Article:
Opera Garnier is a must while in Paris?

YES IT IS! Being one of the most magnificent buildings in Paris, also full of history, beauty, ballet dancers, opera singers and unique masterpieces Le Palais Garnier is one piece of history in the middle of Paris.

800px-Opera2I, Tetraktys [CC-BY-SA-2.5], via Wikimedia Commons

Known as one of the most characteristics buildings of the 9th district (9th arrondissement) of Paris, it was Napoleon III who actually ordered its construction to the architect, Charles Garnier, who designed it under the Neo-baroque style.

Inaugurated in 1875, the name remained National Music Academy – Opera Theater until 1978, when it was renamed as “National Opera Theater of Paris”. In 1989 the Opera Company moved to the recently build Bastille Theater and its old placing got the name of Garnier Palace (Palais Garnier), where the National Music Academy remains.
Even they moved from this building, Palais Garnier is still known as Opera de Paris. It is a MUST for the music lovers around the world.

Le_grand_foyer-2By Photograph: Eric Pouhier, Modifier: Rainer Zenz, Niabot (last mod.) [GFDL or CC-BY-SA-3.0-2.5-2.0-1.0], via Wikimedia Commons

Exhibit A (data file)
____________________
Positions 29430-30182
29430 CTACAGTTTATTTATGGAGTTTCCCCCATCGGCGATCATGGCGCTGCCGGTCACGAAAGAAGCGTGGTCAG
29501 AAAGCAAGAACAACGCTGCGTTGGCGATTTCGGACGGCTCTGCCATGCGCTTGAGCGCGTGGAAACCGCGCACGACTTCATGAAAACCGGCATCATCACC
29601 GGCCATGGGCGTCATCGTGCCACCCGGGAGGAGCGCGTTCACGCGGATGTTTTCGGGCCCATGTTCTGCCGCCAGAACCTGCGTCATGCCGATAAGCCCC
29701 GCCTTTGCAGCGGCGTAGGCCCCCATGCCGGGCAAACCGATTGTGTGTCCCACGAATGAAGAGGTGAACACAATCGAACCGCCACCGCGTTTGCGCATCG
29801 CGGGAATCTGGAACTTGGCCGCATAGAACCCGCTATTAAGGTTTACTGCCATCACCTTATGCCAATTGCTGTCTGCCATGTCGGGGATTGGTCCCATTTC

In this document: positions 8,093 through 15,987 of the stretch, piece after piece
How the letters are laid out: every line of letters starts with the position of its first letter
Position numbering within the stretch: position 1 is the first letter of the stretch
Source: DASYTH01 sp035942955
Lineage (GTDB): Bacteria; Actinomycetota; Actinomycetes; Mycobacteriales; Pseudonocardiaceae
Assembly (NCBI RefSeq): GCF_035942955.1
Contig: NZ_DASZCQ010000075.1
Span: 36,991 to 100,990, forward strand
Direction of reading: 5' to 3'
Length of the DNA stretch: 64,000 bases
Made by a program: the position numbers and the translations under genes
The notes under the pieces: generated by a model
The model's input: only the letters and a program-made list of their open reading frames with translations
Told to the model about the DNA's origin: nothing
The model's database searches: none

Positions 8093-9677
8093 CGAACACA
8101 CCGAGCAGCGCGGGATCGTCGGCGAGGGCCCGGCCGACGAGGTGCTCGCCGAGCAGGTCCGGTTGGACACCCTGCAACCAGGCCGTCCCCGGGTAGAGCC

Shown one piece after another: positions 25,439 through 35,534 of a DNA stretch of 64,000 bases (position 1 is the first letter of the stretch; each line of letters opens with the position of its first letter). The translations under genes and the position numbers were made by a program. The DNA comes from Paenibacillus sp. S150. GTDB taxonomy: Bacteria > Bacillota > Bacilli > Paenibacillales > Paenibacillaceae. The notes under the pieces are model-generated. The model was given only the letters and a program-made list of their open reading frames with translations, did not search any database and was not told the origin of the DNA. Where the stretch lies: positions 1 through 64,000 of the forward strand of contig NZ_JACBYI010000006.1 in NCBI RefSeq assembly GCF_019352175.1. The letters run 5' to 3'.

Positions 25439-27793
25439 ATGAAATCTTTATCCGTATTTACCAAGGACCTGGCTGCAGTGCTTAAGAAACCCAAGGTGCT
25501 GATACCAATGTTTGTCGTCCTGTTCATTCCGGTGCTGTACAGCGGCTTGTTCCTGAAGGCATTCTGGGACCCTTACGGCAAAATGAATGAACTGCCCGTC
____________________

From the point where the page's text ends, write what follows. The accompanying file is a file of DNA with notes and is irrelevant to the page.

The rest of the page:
Curious facts, the Palace and the subterranean caves were the places where part of the novel from Gaston Leroux, “The Phantom of the Opera” took place at, also leading to a musical and several movies.

The Rio de Janeiro National Theater was inspired by the lines and forms from Opera Garnier.

The “Phantom Theater”, at the Hotel The Venetian in Las Vegas was build in the likeness of the Opera Garnier.

Maria Antonieta” from Sofia Coppola uses the principal access and majestic stairs en the scene from the masks. Curious part is, Opera Garnier still didn’t exist at Queen’s Maria Antonieta era, and it was only finished at 1875.